File this under amusement more than any sort of bona fide news (which, let’s be honest, is a lot of what goes on here anyway).
I read yesterday the New York Daily News story about Ricky Rubio and a potential trade (along with a host of other trade chatter as the NBA’s deadline approaches Thursday). The upshot:
Zach LaVine was nothing short of spectacular in winning his second straight Slam Dunk contest Saturday and by the end of this week he may win something else; the starting point guard job for the Minnesota Timberwolves. Incumbent Ricky Rubio is readily available and the feeling is that the Spanish guard could be moved prior to Thursday’s NBA trade deadline.
On Monday, you could find a whole host of other pieces about a possible Rubio trade. But you’d be hard-pressed to find one that didn’t link back to the NYDN piece (which was pretty thin to begin with, though it wasn’t presenting itself as anything definitive).
NBC Sports? Yep.
CBS Sports? Yep.
SB Nation? Yep.
That doesn’t mean it won’t happen. That doesn’t mean there isn’t a discussion to be had about the merits of dealing Rubio, who is 25 years old, under contract for three more years after this and whose skill set at as a guy who can do just about everything but shoot and score — which are two very important things — creates divergent opinions about his worth and place on the Wolves going forward.
But if you’re thinking to yourself, “Wow, there’s a lot of Ricky Rubio trade talk out there …” nope. It’s just the endless loop of the Internet, leading you back to the same place.
All I know for sure is this: Rubio’s bobblehead night Saturday would be pretty awkward.
Wolves Press Clippings
Never underestimate trade deadline chaos
10 Things I Like and Don't Like
1. Zach LaVine and Aaron Gordon, forever
The league has already started talking about a rematch, and this absolutely needs to happen. LaVine is the best dunker since peak Vince Carter, and perhaps the best dunker in basketball history. He's just 20, and he won't be a real All-Star anytime soon. He won't graduate out of the dunk contest, though he must feel some pressure about conjuring new tricks as the hype grows.
LaVine should make this contest his thing -- his All-Star tradition. The dunk contest will be "back" as long as he's in it, and he seems like the kind of guy who might want to establish the first dunk contest dynasty. Why couldn't he win five years in a row?
The league wasn't prepared for a prolonged battle of perfect 50s, and it felt as if we were going on and on until someone made a mistake -- the NBA version of a spelling bee in which the final two contestants keep getting it right. One solution: Declare co-winners earlier. Would anyone have complained?
Wyc Grousbeck, the Celtics owner, offered another solution in a few chit-chats with higher-ups after the dunk contest, sources say: giving each judge a "golden 11" score to use just once over the full contest. That would introduce some suspense and break ties earlier. I'm not sure anyone wanted that dunk contest to stop, but it's an interesting idea.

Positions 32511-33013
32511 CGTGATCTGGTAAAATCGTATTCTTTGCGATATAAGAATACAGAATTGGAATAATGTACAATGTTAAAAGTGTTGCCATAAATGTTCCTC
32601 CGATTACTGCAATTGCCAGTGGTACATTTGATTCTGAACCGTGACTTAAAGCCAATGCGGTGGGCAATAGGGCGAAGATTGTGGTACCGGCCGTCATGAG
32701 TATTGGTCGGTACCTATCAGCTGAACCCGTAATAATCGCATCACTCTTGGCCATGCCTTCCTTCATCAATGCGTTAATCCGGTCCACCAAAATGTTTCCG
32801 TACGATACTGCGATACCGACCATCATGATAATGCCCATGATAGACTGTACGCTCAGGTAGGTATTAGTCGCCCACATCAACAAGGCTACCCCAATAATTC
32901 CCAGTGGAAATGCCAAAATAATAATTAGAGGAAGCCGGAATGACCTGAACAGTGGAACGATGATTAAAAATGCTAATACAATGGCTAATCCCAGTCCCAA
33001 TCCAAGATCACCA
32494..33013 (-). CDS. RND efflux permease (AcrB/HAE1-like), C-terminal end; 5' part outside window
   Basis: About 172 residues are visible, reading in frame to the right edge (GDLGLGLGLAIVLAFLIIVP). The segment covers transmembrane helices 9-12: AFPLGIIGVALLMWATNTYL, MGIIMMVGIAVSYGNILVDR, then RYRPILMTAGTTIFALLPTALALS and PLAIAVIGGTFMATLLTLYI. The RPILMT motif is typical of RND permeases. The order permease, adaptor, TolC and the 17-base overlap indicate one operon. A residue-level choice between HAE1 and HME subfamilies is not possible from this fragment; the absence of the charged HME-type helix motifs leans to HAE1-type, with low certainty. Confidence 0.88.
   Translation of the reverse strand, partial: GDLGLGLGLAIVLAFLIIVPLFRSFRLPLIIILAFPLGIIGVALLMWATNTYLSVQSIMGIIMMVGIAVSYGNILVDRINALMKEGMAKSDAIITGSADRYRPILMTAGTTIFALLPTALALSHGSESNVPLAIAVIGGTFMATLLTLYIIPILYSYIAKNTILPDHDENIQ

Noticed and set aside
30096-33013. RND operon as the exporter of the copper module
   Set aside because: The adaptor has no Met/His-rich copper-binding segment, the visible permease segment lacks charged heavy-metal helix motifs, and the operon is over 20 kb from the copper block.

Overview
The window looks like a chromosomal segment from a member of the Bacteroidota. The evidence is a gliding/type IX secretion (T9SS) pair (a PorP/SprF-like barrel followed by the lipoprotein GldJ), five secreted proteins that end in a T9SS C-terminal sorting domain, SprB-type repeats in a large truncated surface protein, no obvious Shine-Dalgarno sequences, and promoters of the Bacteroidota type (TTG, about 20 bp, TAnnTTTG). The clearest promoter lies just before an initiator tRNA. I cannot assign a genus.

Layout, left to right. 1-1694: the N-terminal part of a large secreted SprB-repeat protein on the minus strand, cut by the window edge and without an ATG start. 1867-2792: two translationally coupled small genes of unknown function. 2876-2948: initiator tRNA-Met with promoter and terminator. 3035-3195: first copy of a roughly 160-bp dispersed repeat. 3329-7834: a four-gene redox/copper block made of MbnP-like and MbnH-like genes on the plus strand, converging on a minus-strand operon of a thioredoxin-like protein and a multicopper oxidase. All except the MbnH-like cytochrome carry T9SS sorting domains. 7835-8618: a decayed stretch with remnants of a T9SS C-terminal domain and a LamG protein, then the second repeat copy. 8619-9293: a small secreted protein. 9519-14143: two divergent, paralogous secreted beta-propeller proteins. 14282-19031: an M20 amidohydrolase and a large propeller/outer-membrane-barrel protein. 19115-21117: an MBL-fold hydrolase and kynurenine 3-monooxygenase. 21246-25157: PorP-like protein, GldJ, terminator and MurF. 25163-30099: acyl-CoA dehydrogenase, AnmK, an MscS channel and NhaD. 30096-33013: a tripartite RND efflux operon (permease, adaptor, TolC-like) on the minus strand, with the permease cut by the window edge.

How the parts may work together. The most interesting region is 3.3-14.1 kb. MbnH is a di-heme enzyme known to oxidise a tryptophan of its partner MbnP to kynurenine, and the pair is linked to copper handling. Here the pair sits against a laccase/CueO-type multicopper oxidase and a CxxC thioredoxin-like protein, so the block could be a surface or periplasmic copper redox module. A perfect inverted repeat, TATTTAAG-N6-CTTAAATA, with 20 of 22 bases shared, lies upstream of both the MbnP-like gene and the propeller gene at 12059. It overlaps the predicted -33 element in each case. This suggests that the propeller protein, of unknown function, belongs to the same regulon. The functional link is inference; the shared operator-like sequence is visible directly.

That was by far the best Skills Challenge I can remember. One small change transformed the whole event. We saw one big man gaffe -- Boogie losing the ball on one of his first dribbles -- and the awesome site of all the bigs storming the court as Karl-Anthony Towns dueled Isaiah Thomas on those final, rushed Pop-A-Shot 3s. There was real joy in what had been a silent, blah event.
Wolves Press Clippings
Ten big trades we'd like to see before the NBA deadline
Houston Rockets send: Dwight Howard to Atlanta; Patrick Beverley, KJ McDaniels and Donatas Motiejunas to Minnesota
Minnesota Timberwolves send: Ricky Rubio to Atlanta
Thorpe: It's time to break up the Howard and Harden show, so sending Dwight home to a fan base that loves him is fair to a man who has had his "rep" beaten up more than he deserves. Rubio is a poor scorer and shooter but would help the Hawks enormously with his passing and defense, and he is especially suited to working with post players. Dwight's offense would grow next to Rubio and Paul Millsap, and he would make those two better players as well. In Houston, Horford would play power forward alongside Clint Capela, which would be better for both men, and he would bring leadership skills the Rockets sorely need. Teague is a shooter and penetrator who is better playing without the ball than Ty Lawson has been, making him more suited to play with Harden. The Rockets could finish games with Teague, Harden, Korver, Ariza and Horford -- five 3-point shooters and no one for opponents to hack. Minnesota would get multiple talented players at a good value, including perimeter defense, with Beverley holding down the starting spot until the Wolves can bring in another point guard. McDaniels would add to their arsenal of athletes with significant upside, and maybe Motiejunas finds his mojo and gives the Wolves their scoring power forward to complement Karl-Anthony Towns.